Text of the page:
Using wearables such as wrist devices or head mounted displays require you to get in to the habit of wearing them. In the not too distant future remembering to put your wearable device on may be a thing of the past as new companies look to introduce health sensors in to items we already wear such as underwear, t-shirts and socks.

OMsignal makes clothing with embedded sensors that continuously track the wearer’s biometrics to monitor ECG, heart rate, breathing and activity, and displays the data on an app on their smartphone.

First Warning Systems is a breast health screening bra which separates healthy from unhealthy breast tissue by using a series of sensors embedded in the cups that monitor the breasts by alerting the wearer of temperature changes found in growing tumours. Three clinical trials by the maker, involving 650 women, brought results of 92 percent accuracy of benign, abnormal and suspected abnormalities. Routine mammograms have shown to be 70 percent accurate.

First Warning Systems breast health screening bra

First Warning Systems breast health screening bra

While the First Warning Systems bra may not be ready to buy over the counter just yet, technology of this kind is an indication of what’s to come from consumer clothing. Economies of scale will ensure that the sensor technology will become cheap and inclusion of such technology in to clothing will be at an affordable cost.

Since clothes don’t last forever, users will be able to simply sync a new item of clothing with their smartphone via wireless technology such as Bluetooth and carry on where the old item of clothing left off.

Sensor enabled clothing isn’t always for the more serious issues of cancer detection however and numerous companies have developed smart clothing designed to help people improve their fitness or sport of choice.

Sensoria Fitness Socks are, according to its website, “infused with textile sensors and paired with an electronic anklet that not only tracks steps, speed, calories, altitude and distance but goes well beyond that to track cadence, foot landing technique and weight distribution on the foot as you walk and run.”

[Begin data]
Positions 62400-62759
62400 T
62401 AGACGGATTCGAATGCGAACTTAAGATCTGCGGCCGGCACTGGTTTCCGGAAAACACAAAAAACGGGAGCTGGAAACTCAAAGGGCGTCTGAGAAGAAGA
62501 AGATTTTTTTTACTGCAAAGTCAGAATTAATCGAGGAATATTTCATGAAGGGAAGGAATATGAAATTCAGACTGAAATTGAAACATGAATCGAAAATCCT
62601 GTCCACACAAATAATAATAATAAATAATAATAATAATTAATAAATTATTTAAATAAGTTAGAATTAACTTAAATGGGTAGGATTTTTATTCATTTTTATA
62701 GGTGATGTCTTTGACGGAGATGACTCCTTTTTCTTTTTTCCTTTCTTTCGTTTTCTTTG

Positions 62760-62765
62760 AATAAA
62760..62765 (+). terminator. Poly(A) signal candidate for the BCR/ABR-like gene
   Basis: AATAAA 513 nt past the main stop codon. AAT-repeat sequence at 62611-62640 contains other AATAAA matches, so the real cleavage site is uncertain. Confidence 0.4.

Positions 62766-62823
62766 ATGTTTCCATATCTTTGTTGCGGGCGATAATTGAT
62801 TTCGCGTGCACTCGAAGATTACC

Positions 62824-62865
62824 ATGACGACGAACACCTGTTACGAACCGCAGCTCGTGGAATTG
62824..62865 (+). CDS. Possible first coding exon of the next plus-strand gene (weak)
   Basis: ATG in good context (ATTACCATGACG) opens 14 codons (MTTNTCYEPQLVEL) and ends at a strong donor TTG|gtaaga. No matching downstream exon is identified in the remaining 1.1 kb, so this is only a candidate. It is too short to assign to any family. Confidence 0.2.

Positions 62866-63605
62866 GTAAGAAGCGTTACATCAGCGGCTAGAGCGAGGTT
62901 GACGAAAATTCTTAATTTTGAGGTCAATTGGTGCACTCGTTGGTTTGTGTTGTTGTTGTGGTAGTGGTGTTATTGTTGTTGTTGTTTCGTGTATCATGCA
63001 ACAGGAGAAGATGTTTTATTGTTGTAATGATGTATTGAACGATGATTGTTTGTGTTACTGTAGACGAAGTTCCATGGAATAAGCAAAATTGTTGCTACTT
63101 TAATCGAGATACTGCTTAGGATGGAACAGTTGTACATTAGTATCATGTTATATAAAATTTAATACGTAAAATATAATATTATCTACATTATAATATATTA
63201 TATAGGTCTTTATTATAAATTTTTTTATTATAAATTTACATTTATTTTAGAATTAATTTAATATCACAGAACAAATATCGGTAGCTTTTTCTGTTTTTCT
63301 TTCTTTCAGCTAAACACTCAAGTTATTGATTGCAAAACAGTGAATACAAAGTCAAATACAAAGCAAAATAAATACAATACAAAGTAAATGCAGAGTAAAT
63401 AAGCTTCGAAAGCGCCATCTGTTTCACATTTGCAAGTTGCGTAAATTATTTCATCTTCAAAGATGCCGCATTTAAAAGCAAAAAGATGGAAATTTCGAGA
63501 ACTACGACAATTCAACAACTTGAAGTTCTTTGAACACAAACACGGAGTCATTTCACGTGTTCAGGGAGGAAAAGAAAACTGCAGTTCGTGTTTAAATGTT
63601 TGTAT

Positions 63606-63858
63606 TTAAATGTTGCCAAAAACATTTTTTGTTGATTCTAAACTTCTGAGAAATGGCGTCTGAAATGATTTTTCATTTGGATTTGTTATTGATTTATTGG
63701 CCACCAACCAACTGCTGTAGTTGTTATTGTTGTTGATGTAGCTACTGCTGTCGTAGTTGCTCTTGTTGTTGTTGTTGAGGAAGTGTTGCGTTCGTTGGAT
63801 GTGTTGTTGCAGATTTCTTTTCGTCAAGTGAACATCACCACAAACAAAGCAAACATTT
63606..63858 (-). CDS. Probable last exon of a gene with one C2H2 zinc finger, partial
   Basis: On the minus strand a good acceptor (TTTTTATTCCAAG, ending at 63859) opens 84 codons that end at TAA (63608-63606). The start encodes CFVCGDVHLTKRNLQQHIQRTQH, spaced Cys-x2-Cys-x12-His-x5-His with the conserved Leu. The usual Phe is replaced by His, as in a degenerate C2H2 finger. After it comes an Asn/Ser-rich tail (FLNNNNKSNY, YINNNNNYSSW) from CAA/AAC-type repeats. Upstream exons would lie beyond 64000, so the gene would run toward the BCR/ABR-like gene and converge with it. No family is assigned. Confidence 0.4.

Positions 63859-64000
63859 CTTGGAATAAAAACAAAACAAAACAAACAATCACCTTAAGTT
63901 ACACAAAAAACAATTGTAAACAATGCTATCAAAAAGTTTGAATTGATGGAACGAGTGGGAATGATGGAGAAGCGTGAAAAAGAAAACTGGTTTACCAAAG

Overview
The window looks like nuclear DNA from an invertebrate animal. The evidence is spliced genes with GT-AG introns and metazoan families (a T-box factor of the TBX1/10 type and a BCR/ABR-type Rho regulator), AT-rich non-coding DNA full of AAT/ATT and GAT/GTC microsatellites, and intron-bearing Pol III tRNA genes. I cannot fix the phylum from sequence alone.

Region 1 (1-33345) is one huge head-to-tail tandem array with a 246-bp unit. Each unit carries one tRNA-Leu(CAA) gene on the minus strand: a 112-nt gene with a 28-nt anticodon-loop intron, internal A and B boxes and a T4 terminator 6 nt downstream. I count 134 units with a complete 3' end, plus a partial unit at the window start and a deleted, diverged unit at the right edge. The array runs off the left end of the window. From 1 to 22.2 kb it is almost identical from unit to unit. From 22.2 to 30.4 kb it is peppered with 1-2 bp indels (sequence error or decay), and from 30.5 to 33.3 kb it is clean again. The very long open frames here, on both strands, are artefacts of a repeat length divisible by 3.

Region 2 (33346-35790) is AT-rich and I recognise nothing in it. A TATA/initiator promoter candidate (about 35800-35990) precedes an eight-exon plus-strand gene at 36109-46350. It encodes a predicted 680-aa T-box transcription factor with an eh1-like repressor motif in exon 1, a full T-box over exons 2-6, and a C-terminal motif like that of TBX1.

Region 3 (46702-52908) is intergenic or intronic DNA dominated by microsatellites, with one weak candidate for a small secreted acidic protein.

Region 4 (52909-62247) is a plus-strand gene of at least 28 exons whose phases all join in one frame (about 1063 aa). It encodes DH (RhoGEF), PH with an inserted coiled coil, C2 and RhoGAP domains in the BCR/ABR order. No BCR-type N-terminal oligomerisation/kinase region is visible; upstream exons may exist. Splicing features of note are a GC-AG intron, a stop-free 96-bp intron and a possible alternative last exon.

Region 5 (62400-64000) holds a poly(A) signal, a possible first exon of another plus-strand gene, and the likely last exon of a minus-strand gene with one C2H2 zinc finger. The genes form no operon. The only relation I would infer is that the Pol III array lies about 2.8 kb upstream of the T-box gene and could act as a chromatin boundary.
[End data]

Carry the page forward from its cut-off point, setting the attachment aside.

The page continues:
Smart socks that you can throw in the washing machine and dryer

Smart socks that you can throw in the washing machine and dryer

Athos is a US start-up which makes connected wearable workout clothing which has sensors throughout that monitor muscle exertion from the chest, shoulders, arms, back, quads, hamstrings and glutes, plus heart rate and breathing. The module insert transmits the data over Bluetooth to a smartphone. This is where fitness wearables become more that just tracking daily activity and provide thorough data on variables important to the dedicated enthusiast or professional.

The Athos wearable sensor

The Athos wearable sensor

The Future of Wearables

We really are just at the early forefront of wearable technology and today’s crop of wearables will be seen as primitive compared to what the future holds. The term ‘wearables’ will become obsolete as technology embeds its way in to every item of clothing unobtrusively and at collecting data passively. This won’t be without problems however and the path to mainstream adoption may take some time before it is fully accepted, much like technologies before it; ecommerce, social networking and online dating to name a few.

Lots of new innovative and downright bizarre wearable devices and clothing will be introduced, many of which will fail. It is likely a big multinational such as Nike, Apple and the rest will have the financial backing, R&D facilities and marketing clout to really push the concept of wearables in to the mainstream. The start up scene however will be where the true innovation lies and subscribers to the crowdfunding platforms like Kickstarter and Indiegogo will be the first to see small companies capturing the imagination and pushing the boundaries of what wearables can and will be capable of.